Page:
Tuesday, July 1, 2014

Review - Ancillary Justice by Ann Leckie

Short review: Breq was the ship Justice of Toren, she was also One Esk and she had a favorite officer. One day she was betrayed and all but a tiny piece of her was destroyed. Now she searches an ice planet looking for a tool that will allow her to achieve vengeance.

Justice of Toren
Destroyed and now only Breq
A gun and vengeance

Disclosure: I received this book as part of the LibraryThing Early Reviewers program. Some people think this may bias a reviewer so I am making sure to put this information up front. I don't think it biases my reviews, but I'll let others be the judge of that.

Full review: Ancillary Justice is, to put it bluntly, a brilliant science fiction novel that poses questions regarding identity, gender, and the nature of self. On the surface, it is a story of betrayal and revenge centered around the acquisition of a particular weapon, but lurking beneath the surface is a complex layering of social and political conflicts and structures that are interwoven together into a rich tapestry that gives the book substantial heft. The primary characters in the story are all out of place in some way, and each has how they see the world constrained by their limited perspective which drives them to view the same things in different ways (often to their own detriment), or to merely overlook particular possibilities. And lurking in the background are the alien Presger, with their own decidedly strange and poorly understood perspective, who never directly appear in the story, but become more and more of a looming threat as Breq unravels the mystery of the novel.

The story takes place in two different times. In one, Breq is on the planet Nilt seeking a fugitive doctor hoping to acquire the gun that holds the key to all of Breq's plans. Along the way she picks up the Radch citizen Seivarden, herself a thousand years out of her own time and dealing with it by becoming addicted to a drug called kef. In the other, nearly twenty years earlier, Breq doesn't exist as an individual, but rather is both part of, and is, the massive starship Justice of Toren, aware in many locations and through many bodies all at once. And this highlights one of the many interesting elements of the story: The question of identity. Is Breq a person? A malfunctioning piece of equipment? A fragment of a larger whole? An individual subsuming the whole into herself? Leckie manages to accomplish the difficult task of saying both "yes" to all of these, and "no" to all of them as well, because, as becomes clear as the story progresses, the answer depends upon the viewpoint of who is considering the matter.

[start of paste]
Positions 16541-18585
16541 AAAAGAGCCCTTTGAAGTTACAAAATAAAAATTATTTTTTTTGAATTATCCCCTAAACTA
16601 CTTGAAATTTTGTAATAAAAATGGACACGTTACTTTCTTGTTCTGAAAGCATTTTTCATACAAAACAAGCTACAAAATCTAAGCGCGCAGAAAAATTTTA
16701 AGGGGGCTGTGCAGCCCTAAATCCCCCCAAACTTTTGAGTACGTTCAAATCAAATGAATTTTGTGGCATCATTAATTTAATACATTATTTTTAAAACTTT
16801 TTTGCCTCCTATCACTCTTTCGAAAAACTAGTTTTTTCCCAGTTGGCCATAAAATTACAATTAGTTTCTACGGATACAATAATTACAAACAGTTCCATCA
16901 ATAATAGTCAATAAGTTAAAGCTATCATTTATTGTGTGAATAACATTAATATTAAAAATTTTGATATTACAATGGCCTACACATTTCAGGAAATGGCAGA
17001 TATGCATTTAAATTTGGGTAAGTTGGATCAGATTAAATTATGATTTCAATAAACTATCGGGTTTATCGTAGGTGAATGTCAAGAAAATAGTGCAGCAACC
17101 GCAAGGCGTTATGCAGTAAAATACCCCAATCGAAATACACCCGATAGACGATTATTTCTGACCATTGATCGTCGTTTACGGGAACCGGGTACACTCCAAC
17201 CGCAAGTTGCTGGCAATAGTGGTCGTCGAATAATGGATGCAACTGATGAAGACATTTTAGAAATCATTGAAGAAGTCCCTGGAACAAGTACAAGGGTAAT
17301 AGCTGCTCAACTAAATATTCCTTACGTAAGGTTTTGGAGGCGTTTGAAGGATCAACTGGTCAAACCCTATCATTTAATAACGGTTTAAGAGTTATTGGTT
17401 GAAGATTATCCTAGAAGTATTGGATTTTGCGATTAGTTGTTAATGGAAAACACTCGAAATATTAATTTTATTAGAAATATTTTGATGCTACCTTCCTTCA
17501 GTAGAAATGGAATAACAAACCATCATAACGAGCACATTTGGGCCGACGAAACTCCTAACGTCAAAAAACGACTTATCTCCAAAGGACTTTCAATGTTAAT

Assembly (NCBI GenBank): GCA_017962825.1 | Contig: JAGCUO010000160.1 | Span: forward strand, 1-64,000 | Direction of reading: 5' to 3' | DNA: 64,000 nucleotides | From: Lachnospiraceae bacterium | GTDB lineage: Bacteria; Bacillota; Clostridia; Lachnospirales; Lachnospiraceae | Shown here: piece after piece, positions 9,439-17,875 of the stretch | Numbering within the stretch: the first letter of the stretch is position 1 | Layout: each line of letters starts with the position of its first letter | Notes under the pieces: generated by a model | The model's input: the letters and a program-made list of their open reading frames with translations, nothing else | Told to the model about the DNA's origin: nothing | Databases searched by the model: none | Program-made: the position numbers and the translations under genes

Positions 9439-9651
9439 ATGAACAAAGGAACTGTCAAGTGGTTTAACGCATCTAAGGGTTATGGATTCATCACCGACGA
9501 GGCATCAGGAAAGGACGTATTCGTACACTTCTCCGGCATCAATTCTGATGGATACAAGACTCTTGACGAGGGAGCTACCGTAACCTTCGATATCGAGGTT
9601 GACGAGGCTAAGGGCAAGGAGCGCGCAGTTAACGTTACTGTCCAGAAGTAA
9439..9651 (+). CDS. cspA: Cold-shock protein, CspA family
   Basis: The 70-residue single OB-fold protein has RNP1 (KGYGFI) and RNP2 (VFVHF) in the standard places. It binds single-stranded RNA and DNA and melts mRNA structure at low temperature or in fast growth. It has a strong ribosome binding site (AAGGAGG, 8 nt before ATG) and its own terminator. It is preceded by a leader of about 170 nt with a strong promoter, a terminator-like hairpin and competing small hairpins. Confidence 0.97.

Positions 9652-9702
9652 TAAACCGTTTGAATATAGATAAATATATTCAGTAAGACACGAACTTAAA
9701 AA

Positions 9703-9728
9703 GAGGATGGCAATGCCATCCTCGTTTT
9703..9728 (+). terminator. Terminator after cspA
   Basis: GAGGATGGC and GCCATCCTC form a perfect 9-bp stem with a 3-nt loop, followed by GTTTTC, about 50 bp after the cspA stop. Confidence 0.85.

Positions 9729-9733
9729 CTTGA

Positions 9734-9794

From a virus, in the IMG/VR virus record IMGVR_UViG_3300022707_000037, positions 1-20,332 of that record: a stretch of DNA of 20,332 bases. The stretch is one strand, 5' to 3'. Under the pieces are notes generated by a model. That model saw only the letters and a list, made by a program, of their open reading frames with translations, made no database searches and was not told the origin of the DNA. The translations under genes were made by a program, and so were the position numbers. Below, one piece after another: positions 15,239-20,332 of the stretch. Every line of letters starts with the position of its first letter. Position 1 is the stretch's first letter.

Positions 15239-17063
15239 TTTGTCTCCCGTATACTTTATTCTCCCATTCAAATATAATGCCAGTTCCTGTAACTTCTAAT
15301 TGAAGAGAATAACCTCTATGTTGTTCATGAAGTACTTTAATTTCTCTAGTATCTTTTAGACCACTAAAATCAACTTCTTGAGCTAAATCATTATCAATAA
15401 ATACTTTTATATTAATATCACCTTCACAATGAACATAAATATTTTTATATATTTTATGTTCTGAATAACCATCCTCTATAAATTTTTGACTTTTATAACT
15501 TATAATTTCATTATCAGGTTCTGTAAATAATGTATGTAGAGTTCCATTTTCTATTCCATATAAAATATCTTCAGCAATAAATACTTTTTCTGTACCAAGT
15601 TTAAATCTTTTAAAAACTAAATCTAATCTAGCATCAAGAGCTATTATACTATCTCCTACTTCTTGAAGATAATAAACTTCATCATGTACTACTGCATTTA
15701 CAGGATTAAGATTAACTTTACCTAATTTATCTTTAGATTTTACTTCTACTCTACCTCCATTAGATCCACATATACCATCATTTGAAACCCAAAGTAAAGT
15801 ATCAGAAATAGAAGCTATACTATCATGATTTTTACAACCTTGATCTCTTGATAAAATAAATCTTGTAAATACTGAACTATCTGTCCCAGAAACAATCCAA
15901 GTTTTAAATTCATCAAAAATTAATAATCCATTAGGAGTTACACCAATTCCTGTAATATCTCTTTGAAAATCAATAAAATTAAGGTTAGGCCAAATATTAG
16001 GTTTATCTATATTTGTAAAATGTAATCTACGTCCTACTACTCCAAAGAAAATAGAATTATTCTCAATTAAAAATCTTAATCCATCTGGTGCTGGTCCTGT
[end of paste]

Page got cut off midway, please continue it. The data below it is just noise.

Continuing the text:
Though the story doesn't take place entirely within its borders, everything that happens is dominated by the politics of the Radch Empire, the largest, and until recently, most aggressively expansionist human political entity. For centuries, the Radch have annexed other worlds, using their superior weapons and nigh-impenetrable armor to conquer and assimilate entire populations of people. As part of these annexations, Radch divide the subjugated populace; making a lucky few into citizens, killing some of those who resist, and transforming the remainder into mind-wiped bodies kept in cold storage for later use as "ancillaries": Living, breathing ship components. Breq was once an ancillary, a component of Justice of Toren before that ship and every other part of her was destroyed. This leaves Breq in an odd position as she is left with just one human body, but she's not human by Radch standards, but with her ship body destroyed, Breq isn't the Justice of Toren any more. She's not a fragment of her former self - she still has all, or at least most, of the memories and knowledge of her ship-self - but she isn't the whole either.

The question of exactly what Breq is, and what she is not, is at the very heart of the novel. Each ship used by the Radchaai is a single mind in many bodies, separated into several groupings, forming what can only be described as deck crews to serve the human officers assigned to the ship's various sections. So while the Justice of Toren is ostensibly a unitary whole, it is also the various groupings of ancillaries that make up the unit known as One Esk, and the unit known as One Var, and so on. In one particularly chilling scene, the components of Justice of Toren recall overseeing the culling of the inhabitants of a subject planet, guarding a collection of noncitizens, some of whom will be killed, others to be spared - but "spared" in this case means that they will be destined for the cold sleep vaults to be used as ancillaries. Essentially, Justice of Toren is overseeing the implacable selection process that will transform human beings into equipment that is not merely under her control, but is in fact her, destroying the personalities that exist within those bodies and making them just one more piece of her.